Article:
If, on paper, this documentary on Winston Churchill seemed like it would be another hagiography of the great man (is there anything more to say about his greatness?) then you will have been as surprised as I was that Churchill's First World War was quite the opposite, tracing his wilderness years after an immense fall from grace during the Great War and his slow rehabilitation back into the Cabinet. The gist of this reflection on his early life was that the young Winston was a man of overweening ambition, political immaturity, war-lust, and foolishness combined with an enormous sense of his own greatness.
His hubristic fall was great: from a plum position as First Lord of the Admiralty to political pariah after he proposed the disastrous landing on the Gallipoli peninsula in a high-risk bid to end trench warfare. The naval attack was a gamble that didn't pay off: three Allied battleships were sunk and Churchill was effectively booted out of politics. This early story took us through his "black dog" depression to his decision to join the Army and serve as a middle-ranking officer in the trenches.
There were surprises for those of us who didn't know just how ruthlessly war-hungry Churchill was in his youth. The documentary's talking heads couldn't help repeating themselves: he was an egomaniac, we heard, who wanted to be the "biggest man in Europe"; he had "a habit of making a fool of himself" and "he loved war… He found it tremendously exciting". The not-so-subtle subtext was that it was a blessing he became a political outcast at this time because he learned a hard lesson and came back less of the egomaniac, more of the collegiate, charismatic leader we would see take Britain through the Second World War.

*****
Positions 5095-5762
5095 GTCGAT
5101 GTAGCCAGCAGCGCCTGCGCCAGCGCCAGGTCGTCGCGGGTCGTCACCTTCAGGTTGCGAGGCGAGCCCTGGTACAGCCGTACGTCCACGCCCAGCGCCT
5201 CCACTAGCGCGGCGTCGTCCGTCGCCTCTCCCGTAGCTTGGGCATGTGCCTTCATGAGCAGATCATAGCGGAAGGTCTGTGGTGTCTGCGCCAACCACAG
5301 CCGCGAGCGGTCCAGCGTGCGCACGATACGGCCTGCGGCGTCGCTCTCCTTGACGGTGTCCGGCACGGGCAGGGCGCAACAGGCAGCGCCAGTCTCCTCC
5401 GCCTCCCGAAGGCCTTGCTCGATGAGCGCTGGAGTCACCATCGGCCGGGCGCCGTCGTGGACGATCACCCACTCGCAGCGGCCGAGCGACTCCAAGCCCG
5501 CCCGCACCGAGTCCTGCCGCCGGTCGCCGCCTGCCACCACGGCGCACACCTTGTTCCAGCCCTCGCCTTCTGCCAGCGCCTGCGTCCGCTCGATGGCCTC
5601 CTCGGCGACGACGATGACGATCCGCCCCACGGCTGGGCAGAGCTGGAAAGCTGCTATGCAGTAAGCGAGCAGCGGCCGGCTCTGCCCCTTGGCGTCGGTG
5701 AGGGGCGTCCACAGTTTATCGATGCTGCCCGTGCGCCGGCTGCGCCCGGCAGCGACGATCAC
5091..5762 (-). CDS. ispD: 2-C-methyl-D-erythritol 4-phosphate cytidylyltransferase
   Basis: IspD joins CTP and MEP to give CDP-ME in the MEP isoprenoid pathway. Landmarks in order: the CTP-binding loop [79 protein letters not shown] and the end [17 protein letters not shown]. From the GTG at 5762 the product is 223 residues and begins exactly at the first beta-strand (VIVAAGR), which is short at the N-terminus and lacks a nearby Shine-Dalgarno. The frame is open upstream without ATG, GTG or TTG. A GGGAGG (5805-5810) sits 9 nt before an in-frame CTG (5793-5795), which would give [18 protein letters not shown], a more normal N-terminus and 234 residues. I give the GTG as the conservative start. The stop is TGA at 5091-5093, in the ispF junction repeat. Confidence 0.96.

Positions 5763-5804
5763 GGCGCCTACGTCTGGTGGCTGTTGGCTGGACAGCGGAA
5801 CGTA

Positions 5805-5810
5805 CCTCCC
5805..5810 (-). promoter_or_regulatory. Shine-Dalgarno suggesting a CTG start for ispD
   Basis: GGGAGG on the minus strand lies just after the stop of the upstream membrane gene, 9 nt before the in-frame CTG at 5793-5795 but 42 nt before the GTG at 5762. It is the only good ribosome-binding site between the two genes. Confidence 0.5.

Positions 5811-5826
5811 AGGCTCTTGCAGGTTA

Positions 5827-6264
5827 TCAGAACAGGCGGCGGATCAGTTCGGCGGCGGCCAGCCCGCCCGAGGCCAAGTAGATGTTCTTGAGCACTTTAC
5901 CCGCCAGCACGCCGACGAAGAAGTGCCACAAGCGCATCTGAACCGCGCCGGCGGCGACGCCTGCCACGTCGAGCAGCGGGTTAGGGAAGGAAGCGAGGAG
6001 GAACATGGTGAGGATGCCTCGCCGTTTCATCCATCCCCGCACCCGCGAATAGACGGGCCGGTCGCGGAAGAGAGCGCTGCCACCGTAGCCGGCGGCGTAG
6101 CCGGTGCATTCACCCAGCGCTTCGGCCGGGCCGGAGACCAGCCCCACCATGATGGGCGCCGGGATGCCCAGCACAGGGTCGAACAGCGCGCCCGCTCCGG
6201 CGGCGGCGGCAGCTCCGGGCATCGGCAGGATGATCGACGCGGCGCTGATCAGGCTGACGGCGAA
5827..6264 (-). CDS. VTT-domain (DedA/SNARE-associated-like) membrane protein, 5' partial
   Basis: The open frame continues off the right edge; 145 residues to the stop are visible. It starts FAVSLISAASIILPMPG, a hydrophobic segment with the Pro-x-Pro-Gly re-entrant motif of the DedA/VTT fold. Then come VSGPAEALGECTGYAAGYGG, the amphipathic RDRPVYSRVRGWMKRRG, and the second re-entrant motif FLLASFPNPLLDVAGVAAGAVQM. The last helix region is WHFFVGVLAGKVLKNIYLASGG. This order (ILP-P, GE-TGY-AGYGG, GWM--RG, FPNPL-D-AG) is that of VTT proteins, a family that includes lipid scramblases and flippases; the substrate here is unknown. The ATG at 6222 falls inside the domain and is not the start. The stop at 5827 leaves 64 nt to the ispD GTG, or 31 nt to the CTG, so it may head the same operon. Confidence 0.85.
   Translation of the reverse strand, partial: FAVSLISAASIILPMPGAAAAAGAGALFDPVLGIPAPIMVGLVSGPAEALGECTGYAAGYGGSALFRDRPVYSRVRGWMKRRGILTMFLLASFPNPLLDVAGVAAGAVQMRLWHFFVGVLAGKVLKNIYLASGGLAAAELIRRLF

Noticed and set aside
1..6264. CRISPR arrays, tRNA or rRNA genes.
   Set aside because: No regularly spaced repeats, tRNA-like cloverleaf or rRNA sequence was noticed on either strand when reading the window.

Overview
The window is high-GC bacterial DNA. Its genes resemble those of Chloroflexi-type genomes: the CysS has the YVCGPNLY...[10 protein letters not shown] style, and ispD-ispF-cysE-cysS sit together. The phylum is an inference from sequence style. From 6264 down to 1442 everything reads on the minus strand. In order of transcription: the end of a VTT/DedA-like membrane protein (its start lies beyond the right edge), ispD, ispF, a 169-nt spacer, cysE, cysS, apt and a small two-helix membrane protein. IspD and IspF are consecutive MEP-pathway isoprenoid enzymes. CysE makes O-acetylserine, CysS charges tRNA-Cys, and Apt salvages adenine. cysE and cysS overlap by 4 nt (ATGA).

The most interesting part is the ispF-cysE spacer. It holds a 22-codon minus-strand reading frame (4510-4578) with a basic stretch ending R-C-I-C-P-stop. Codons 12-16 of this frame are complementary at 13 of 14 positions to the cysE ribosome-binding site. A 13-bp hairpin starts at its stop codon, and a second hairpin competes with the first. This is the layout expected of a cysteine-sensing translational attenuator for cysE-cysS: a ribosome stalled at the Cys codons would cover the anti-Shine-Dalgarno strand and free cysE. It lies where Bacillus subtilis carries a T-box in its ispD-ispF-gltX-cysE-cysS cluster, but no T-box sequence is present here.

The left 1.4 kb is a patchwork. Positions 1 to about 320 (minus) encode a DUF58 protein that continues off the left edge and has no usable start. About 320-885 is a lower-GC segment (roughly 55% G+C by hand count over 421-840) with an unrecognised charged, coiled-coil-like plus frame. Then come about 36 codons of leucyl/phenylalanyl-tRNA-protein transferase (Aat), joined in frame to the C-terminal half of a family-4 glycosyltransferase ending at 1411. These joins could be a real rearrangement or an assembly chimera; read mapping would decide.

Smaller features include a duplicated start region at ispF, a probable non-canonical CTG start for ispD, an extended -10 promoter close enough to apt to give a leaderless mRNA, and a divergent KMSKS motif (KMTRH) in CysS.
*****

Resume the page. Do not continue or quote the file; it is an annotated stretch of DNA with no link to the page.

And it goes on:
The strongest aspect of this documentary, though, was its tenderness in capturing the intimacy between Winston and his wife, Clementine, or his "cat" as he liked to call her, an otherwise "highly strung Edwardian beauty". Their letters, read out, conveyed the great love that endured in these early, turbulent times when Churchill had not yet become the great man that she also believed him destined to be. She was, from these letters, his emotional ballast, a "rock" guarding his reputation fiercely (Herbert Asquith's wife, Margot, called her a "fishwife") while he was in the trenches.
He, in turn, reassured her in the rare moments of her insecurity when she felt their strong friendship might eclipse their romantic fervour (his response: nothing of the sort can happen because "my love grows for you every month"). A letter he wrote, to be read in the event of his death, summed up their quietly burning passions. He urged her to rejoice in life, cherish the children and guard his memory. Meanwhile, "If there is another place [after death], I shall be on the look out for you."
Kumbh Mela: the Greatest Show on Earth offered an insight into an extraordinary journey for the modern-day British Hindu pilgrims who joined 100 millions people convening at the foot of the Ganges in Allahabad, India, for a purifying mass dip that takes place every 12 years in the sacred waters where two rivers meet.This was an intelligent and spiritually uplifting hour of television, give or take the odd moment of accidental humour: Shivali, a former city trader-turned-devotional singer from Knightsbridge (who changed her mind about the dip partly because of the water's pollution), approached a naked young holy man ("sadhu") and told him, wide-eyed, that he was "so beautiful". Hardened ascetic that he was, he remained unmoved.
There were a variety of other stories: an entrepreneurial mother and daughter were on a tight schedule (the latter had her degree finals to sit), while a former law firm employee, Helen O'Hagan, had hit her early thirtes and embraced the spiritual path, living in silence for two months at a time. The "kumbh mela" held a great sense of peace despite the vast numbers of pilgrims, and the freezing-cold dip left every ~one of the British case studies changed in some way.